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What Is Library Automation?

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Autor:   •  February 11, 2011  •  1,232 Words (5 Pages)  •  499 Views

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What is Library Automation?

Library automation can be defined simply as the use of computer and networking technologies in the library.

Areas of Library Automation:

* Automation of library functions

* Use of electronic resources within the library (e.g. CD-ROMs)

* Accessing remote electronic resources (e.g. the Internet)

* Office automation (e.g. word-processing, spreadsheets, databases, etc.)

* Patron services (e.g. computer laboratory, multimedia center)

Objectives of Library Automation:

* To improve the level of service and quality of output

* To fulfill needs that cannot be achieved by manual system:

o Sharing of resources

o Information that appears only in electronic format (e.g. CD-ROM, Internet resources, databases, etc.

Human Factors of Library Automation

"The greatest marvel of technology is that if it breaks down, we can fix it; if it has flaws, we can debug it; if it doesn't work at all, we can ignore it; and if it works well , we can make it work better. No one has as yet figured out a way to debug the human factor. It is the most complicated aspect of any technological system, yet it's the one that gets the least attention, is least discussed, the least researched, and perhaps the least understood." -- Fine (1982, p. 209). In Information technology : critical choices for library decision makers / edited by Allen Kent and Thomas J. Galvin. New York : M. Dekker, 1982.

Players in school library automation:

* Teacher Librarian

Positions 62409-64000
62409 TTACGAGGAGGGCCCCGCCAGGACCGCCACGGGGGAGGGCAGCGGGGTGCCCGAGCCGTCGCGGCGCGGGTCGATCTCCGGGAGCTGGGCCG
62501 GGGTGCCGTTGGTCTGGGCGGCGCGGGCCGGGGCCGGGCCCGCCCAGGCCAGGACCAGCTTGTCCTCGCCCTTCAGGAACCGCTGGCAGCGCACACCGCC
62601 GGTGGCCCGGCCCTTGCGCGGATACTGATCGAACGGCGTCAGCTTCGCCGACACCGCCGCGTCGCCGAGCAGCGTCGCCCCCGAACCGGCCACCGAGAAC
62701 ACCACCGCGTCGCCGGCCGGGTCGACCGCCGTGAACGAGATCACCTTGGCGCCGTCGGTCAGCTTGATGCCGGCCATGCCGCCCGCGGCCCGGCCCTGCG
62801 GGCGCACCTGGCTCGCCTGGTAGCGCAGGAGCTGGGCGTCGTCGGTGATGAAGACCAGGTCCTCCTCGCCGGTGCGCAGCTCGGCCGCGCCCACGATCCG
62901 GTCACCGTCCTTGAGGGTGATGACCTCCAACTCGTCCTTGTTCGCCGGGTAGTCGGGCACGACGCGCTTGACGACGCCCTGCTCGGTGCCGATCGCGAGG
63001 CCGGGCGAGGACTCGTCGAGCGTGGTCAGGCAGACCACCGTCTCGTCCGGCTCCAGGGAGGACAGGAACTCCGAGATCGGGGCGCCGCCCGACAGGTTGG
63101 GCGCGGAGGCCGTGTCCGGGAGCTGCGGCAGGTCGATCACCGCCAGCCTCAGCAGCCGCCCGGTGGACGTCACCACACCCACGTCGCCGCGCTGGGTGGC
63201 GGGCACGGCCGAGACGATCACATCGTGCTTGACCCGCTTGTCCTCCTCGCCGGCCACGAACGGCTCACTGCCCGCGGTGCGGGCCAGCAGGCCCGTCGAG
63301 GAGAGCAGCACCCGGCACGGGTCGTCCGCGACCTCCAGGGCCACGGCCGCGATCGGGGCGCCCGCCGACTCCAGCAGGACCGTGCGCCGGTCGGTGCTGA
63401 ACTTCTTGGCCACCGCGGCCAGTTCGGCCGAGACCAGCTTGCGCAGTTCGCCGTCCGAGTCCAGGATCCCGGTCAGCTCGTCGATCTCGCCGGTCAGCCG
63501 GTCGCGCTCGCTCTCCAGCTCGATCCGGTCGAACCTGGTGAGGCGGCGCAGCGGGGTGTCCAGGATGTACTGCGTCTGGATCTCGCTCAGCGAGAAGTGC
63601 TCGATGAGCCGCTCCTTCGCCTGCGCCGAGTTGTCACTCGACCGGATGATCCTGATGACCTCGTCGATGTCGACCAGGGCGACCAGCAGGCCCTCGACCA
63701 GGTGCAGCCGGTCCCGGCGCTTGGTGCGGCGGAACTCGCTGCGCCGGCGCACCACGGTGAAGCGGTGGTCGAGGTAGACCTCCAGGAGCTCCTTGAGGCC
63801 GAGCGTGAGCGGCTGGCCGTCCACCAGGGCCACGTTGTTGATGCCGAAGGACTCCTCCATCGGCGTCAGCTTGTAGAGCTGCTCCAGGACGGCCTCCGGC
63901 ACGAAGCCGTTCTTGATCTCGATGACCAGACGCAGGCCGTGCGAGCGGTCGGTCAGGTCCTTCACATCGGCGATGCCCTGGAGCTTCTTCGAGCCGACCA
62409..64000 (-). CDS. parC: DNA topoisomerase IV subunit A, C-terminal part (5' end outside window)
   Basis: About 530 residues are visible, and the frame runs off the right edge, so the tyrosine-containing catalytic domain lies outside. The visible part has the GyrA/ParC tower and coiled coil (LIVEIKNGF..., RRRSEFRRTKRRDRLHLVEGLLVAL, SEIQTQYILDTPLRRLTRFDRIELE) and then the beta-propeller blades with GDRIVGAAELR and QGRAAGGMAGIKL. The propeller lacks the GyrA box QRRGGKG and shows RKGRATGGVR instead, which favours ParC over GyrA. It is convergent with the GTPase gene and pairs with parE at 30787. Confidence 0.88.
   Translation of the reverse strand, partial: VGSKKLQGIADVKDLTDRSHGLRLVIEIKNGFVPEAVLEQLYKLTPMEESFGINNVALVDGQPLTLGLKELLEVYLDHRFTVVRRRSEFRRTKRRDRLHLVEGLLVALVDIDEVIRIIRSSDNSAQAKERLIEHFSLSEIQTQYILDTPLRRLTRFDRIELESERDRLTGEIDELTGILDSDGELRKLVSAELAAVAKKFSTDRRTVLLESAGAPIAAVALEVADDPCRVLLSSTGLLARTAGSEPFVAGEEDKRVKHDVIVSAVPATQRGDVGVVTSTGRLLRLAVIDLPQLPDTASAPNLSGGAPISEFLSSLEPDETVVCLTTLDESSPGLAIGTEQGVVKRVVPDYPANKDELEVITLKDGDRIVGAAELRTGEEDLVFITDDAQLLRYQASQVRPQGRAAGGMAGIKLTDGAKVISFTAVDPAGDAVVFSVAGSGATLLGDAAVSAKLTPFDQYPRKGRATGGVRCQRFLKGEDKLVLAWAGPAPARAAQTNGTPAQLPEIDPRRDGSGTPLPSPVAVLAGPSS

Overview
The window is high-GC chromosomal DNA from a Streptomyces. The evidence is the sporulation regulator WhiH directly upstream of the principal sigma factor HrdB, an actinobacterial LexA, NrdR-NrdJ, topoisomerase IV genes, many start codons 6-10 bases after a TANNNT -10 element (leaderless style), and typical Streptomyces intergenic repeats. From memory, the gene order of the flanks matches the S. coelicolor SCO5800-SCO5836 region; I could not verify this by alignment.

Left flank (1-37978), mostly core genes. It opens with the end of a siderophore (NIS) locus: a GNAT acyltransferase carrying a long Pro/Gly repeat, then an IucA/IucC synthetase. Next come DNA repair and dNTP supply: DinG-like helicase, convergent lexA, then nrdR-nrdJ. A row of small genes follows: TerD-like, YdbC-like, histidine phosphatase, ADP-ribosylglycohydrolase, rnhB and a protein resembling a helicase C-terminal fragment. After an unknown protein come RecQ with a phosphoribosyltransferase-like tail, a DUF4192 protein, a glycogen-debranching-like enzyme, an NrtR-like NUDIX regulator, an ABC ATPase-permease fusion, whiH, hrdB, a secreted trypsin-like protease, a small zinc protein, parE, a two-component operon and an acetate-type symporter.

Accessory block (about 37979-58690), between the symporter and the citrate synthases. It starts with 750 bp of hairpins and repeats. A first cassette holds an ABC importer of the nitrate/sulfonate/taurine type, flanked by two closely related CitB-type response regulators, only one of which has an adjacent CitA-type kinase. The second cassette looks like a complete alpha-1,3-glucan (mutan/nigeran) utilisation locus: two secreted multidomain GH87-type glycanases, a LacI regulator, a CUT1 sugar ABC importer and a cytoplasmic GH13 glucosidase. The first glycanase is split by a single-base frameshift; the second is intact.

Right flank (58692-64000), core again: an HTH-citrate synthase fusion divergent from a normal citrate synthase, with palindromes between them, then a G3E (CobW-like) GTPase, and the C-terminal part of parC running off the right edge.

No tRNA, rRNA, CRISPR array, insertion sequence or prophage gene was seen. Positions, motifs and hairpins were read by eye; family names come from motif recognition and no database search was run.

* Principal and Supervisors

* IT Coordinator and Staff

* Library Staff

* Teachers

* Students

Resistance to changes

* Loss of control; uncertainty; more work; concerns about future competence; disruptions of other plans and works; loss of status; etc.

Automation Costs

* Planning and consulting costs

* Purchase of the system, hardware, and software

* Purchase of network-specific hardware, software, and cabling

* Internet connection costs

* Conversion of manual records into machine-readable form

* Access, and subscriptions where appropriate, to external databases and systems

* Ongoing operating costs

* Maintenance of system hardware and software

Risks in Automation

The most common causes of failure:

* Loss of commitment

* Vendor viability

* Support of higher-level administrators

* Computer center support

* Inadequate resources

* Organizational changes

* Staff attitudes

* Patron attitudes

Library Automation Steps

Planning is time-consuming, but it is usually cost-effective because time spent planning reduces the amount of time required for system implementation. Steps involved are:

Step 1: Describing existing library services and technology

* Identifying existing services and functions provided by the library

* Identifying existing technology being used in the library

* Collecting and organizing basic statistical data

Step 2: Assessing needs and setting priorities

* Who should be involved in planning?

* Needs assessment

* Identifying approaches to satisfy the needs

* Setting priorities

* Developing a preliminary budget

Step 3: Translating needs and priorities into specifications

* Designing specifications

* Preparing and distributing the Request for Proposal (RFP)

Step 4: Evaluating proposals and selecting a system

* Making the first cut

* Seeing system demonstrations

* Analyzing vendor responses

* Costs

* Obtaining responses from vendor's clients

* Making the final cut

Step 5: Putting your system into place

* Contract negotiations

* Hardware and software installation

* Training

Step 6: Retrospective conversion and barcoding

Automation Options

* Acquiring software to run on a computer already in place

* Pursuing in-house software development

* Acquiring a turnkey system for the library

* Acquiring a turnkey system for a consortium of libraries

* Relying on the data-processing facilities and staff of the library's parent

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